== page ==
Having recently written about the word “tree”, it seemed fitting that I should continue the theme and go to the word used for what plants grow from; the seed.
We have been using this word for a long time, hardly surprising considering the long centuries of agriculture and the importance of planting seeds to ensure food supplies.
If we go back to 1382 and Middle English, we can find it in a form close to its modern one, and with the same meaning, in the Wycliffite Bible, in Genesis 47.23:
Takeþ seedez and soweþ feeldez.
(Take seeds and sow fields)
This of course brings us to Old English, and the form sǽde. This meant “seed, offspring”. Vestiges of the latter meaning can still be seen today in some expressions – men are said to have “sown their seeds” with regards to their children. Here is an example of the word in Old English, taken from Thorpe’s publication of Cædmon’s Poems, dating back to the 7th century:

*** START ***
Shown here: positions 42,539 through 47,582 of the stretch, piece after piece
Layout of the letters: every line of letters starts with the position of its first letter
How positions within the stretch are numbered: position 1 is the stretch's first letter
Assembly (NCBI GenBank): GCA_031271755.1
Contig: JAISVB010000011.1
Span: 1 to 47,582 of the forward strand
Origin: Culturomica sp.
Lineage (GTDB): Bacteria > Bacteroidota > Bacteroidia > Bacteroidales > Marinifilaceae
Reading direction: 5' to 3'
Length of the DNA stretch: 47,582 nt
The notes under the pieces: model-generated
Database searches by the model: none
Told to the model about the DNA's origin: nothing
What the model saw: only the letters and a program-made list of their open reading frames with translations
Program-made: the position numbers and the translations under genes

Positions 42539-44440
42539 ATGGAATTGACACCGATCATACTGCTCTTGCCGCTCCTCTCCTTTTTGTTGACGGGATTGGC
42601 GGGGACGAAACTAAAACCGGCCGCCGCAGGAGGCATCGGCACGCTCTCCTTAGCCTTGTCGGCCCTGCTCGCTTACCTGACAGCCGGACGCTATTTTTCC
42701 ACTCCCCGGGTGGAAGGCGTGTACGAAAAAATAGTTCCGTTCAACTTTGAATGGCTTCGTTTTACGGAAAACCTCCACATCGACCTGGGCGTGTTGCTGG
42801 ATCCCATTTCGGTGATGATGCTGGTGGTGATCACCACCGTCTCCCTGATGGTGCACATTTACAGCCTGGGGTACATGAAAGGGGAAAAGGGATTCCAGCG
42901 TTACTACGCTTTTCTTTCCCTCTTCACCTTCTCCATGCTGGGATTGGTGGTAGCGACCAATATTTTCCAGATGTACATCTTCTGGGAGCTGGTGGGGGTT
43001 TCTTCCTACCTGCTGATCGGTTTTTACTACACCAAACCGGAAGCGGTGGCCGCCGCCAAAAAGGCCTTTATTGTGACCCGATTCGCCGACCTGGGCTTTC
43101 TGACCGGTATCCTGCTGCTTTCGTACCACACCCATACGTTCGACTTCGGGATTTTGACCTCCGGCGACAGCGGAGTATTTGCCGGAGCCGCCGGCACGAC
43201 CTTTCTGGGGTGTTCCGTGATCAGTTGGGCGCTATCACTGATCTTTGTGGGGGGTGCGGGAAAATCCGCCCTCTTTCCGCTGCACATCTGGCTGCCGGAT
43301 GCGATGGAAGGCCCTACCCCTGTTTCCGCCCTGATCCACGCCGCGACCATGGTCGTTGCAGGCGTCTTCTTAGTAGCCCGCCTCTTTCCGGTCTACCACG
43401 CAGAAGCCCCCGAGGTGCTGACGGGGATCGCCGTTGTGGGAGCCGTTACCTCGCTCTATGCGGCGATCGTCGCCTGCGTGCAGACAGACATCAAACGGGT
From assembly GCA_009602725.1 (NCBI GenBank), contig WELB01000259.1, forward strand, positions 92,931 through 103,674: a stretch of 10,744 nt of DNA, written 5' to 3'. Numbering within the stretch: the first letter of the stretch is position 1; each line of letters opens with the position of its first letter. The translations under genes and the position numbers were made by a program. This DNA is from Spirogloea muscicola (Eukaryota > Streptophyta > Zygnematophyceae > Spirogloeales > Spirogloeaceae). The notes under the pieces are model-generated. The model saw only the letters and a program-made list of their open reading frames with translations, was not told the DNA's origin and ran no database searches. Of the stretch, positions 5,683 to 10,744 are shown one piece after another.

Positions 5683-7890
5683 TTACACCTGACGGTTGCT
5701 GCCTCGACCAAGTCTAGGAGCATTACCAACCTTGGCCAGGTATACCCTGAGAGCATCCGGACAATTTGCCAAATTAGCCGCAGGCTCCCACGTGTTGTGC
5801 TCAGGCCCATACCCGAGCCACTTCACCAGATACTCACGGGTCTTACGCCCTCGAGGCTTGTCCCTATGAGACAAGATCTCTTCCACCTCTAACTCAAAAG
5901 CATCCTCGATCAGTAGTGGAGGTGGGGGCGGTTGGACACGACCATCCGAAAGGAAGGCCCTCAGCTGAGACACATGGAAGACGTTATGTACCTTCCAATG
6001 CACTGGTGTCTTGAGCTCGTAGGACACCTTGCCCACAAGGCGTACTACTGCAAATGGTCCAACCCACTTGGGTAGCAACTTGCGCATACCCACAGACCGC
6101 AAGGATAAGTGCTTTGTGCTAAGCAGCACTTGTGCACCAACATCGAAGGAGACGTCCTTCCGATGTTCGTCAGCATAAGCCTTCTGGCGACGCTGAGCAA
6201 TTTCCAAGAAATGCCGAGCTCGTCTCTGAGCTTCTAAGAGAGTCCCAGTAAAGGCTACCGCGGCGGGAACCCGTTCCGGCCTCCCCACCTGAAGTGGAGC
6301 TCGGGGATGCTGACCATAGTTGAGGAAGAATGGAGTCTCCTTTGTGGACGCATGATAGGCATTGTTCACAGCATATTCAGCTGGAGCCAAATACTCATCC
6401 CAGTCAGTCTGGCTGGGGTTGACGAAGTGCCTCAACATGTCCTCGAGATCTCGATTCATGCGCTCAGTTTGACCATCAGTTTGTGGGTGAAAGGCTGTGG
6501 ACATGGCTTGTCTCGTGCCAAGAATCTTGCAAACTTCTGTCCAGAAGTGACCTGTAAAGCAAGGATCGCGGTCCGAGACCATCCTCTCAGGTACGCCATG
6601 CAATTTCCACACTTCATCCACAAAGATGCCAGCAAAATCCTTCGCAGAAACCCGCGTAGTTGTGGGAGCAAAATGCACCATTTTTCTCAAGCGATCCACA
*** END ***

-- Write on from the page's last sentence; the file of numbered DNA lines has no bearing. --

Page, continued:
Ðæt treów sceolde sǽde eft onfón
(the tree should again bear seed)
The word is by no means unique to English, which means that it can be traced back to Proto-Germanic *sediz, with the same meaning. It can be found in modern German as Saat; “sowing”, Saatgut; “grains” and besäen; “to sow”, in Dutch as zaad, Danish and Norwegian sæd, Swedish säd, all meaning “seed”.
Taking one step further back in time, we come to Proto-Indo-European *se-ti-, signifying “sowing”, from the root *se-; “to sow”.
Suggestions that the word is linked to “set” or “sit” are unfounded.